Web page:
GOVERNMENTS and the media are saying that they do not want the destruction of the World Trade Centre to lead to a racist backlash against Muslims. Yet they have contributed to such an atmosphere by virtually equating Islam with irrational violence for more than a decade.
Islam does not equal terror. Like any of the world’s major religions it is a body of often contradictory beliefs which are open to very varied interpretation. Look at Christianity. It is the professed belief of ‘liberation theologists’-radical priests who fought against class inequality and brutal US-backed dictatorships in Latin America in the 1970s and 1980s.
It is also the religion of the Bible belt and the Christian Coalition in the US, which supports naked US power, capitalism and those same dictatorships. There is just such a range of political positions among people who consider themselves Muslim.
The ruling family of the US’s closest Arab ally, Saudi Arabia, is Muslim. So are most of the workers and peasants in the Middle East who oppose the US. Islamic fundamentalism is a loaded term used in the West. It refers to a variety of movements which look to versions of Islam to express some of the bitterness of masses of people in predominantly Muslim countries. These are most concentrated in the Middle East. It is not hard to see why. The region sits on the greatest known reserves of the most important commodity to world capitalism, oil.
The rulers of the Gulf states are fabulously wealthy. Yet the mass of people face grinding poverty and oppression. The royal family of Saudi Arabia has built golf courses in the desert along with one of the most brutal regimes of repression to hold down impoverished workers and peasants.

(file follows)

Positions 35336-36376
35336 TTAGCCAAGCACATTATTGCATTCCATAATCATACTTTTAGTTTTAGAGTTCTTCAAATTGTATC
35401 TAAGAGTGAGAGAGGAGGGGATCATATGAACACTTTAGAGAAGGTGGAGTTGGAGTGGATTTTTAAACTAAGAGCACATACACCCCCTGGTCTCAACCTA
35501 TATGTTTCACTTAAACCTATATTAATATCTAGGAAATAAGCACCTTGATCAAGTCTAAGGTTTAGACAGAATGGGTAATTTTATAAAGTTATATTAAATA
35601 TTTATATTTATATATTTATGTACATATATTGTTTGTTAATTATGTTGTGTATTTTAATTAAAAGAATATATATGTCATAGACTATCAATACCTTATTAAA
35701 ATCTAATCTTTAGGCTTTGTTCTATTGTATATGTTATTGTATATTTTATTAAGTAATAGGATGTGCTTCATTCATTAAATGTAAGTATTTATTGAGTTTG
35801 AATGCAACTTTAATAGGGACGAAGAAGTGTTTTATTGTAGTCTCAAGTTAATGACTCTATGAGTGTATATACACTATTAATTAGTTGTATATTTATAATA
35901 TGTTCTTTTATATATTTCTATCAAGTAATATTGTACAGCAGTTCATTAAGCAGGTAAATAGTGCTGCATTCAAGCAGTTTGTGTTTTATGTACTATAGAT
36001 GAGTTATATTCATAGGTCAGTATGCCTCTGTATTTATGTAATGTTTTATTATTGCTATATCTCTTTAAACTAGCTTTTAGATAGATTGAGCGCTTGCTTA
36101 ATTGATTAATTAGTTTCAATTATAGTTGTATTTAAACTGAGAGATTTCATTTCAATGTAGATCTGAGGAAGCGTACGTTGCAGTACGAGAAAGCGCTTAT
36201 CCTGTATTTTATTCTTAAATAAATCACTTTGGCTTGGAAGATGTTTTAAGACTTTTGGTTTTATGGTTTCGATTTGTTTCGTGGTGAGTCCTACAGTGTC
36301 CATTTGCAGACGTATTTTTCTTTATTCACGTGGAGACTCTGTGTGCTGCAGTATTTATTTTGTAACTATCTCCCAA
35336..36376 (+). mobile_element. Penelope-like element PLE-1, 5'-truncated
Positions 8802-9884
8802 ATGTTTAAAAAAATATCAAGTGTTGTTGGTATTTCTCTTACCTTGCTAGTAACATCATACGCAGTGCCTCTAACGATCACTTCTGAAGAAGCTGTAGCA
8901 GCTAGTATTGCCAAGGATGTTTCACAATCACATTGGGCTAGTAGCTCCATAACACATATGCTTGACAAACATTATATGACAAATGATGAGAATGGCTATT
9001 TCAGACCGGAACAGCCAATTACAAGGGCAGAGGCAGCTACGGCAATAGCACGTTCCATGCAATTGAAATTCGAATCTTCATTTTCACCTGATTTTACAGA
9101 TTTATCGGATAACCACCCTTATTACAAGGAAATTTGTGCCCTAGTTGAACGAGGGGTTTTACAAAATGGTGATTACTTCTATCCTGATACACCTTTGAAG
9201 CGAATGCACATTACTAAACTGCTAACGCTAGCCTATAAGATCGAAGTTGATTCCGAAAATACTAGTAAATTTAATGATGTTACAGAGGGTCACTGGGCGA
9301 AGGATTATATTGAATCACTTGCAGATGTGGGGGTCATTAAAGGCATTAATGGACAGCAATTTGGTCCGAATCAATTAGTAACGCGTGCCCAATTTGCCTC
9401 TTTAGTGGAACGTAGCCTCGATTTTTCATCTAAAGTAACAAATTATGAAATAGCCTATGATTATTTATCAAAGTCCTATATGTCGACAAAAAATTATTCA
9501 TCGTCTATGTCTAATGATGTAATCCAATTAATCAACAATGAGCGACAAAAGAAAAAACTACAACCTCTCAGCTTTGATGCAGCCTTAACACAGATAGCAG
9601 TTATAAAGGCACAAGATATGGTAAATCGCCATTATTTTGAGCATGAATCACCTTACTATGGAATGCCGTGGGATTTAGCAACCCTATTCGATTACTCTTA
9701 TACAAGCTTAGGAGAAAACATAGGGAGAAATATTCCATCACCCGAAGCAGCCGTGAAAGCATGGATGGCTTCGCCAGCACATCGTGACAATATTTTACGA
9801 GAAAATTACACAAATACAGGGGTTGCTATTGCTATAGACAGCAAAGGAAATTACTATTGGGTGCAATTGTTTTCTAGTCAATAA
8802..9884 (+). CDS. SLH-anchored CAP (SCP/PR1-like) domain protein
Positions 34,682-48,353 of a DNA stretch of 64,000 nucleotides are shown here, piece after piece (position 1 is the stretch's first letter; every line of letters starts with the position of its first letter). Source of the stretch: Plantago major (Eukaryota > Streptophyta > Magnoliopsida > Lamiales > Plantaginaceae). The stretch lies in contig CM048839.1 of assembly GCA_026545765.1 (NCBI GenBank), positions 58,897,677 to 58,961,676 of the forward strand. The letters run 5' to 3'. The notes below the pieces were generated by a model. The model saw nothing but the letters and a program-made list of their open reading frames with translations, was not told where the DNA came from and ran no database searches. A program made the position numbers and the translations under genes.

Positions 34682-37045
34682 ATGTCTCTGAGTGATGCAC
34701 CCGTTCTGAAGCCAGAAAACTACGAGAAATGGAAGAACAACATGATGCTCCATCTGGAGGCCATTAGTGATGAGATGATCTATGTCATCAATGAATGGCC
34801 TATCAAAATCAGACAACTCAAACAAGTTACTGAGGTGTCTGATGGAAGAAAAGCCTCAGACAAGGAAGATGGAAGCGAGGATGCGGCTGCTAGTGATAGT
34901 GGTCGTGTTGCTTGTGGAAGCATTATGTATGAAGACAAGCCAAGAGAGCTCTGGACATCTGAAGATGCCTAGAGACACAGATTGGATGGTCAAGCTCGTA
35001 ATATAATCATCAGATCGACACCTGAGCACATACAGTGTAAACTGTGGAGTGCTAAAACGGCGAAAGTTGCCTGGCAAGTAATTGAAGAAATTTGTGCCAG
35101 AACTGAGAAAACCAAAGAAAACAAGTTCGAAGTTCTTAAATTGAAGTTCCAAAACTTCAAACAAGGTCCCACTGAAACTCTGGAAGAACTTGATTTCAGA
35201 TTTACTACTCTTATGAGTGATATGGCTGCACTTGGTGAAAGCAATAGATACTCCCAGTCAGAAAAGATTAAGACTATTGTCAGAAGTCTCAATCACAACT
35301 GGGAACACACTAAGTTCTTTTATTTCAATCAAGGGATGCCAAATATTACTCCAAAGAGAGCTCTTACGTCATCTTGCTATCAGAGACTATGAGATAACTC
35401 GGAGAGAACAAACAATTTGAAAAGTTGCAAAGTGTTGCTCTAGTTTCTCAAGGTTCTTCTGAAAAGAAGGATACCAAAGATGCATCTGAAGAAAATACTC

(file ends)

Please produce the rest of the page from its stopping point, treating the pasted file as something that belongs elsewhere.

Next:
Yet such rulers all sickeningly claim to be pious Muslims representing a community of believers which knows no distinction of class or status. Behind them stands the colossal economic and military power of the US. Nothing has intensified the rage of millions of people in the Middle East more than the unconditional support the US has given Israel in its war against the Palestinians.
Deep suffering is not the sole reason why radical Islamist movements can gain support.
They also gain from feeling that ordinary people cannot bring an end to that suffering. For there have been mass movements in the Middle East before.A wave of nationalist revolts after the Second World War brought independence from colonial empires.
The use of individual terror was marginal to these movements. But their leaders quickly made their peace with the world system and turned their guns on the mass of people to prevent radical social change. The turning point came in September 1970, ‘Black September’, when Jordanian forces massacred tens of thousands of Palestinians.
Palestinian militants became isolated. Some looked in desperation to individual terrorist acts to sustain the struggle. The 1970s saw the growth of an array of political Islamic movements. Across the Middle East there are now small groups, embittered by US imperialism and corrupt local regimes, but also isolated from mass forces (even though they can win some popular passive support).
They are drawn largely from a social layer which itself is not part of the working class or peasantry. They are often people who have been to university but find that all their education still leaves them with few prospects.
Many went to fight against the Russian occupation of Afghanistan, against the Russians in Chechnya, against Serbian forces in Bosnia and Kosovo, against the Indian state in Kashmir, and elsewhere. The West turned a blind eye to them until they threatened its interests. Now out of rage they use terrorism to try and hit out at the rulers of the West. But their tactics are as likely to hurt workers as their rulers. And they provide those rulers with an excuse to strengthen their power. They are desperate methods which socialists oppose.
They hurl back a portion of the brutality of the world system in a vain attempt to fight it. The US state is now set upon wreaking a terrible revenge. That can only encourage further terror attacks in response. There is only one way out of this vicious cycle of state terror and individual counter-terror.
It is building a movement that offers an alternative to the suffering of the impoverished masses. The international anti-capitalist movement that has mushroomed over the last two years offers that hope. It is more vital than ever to throw ourselves into building it.
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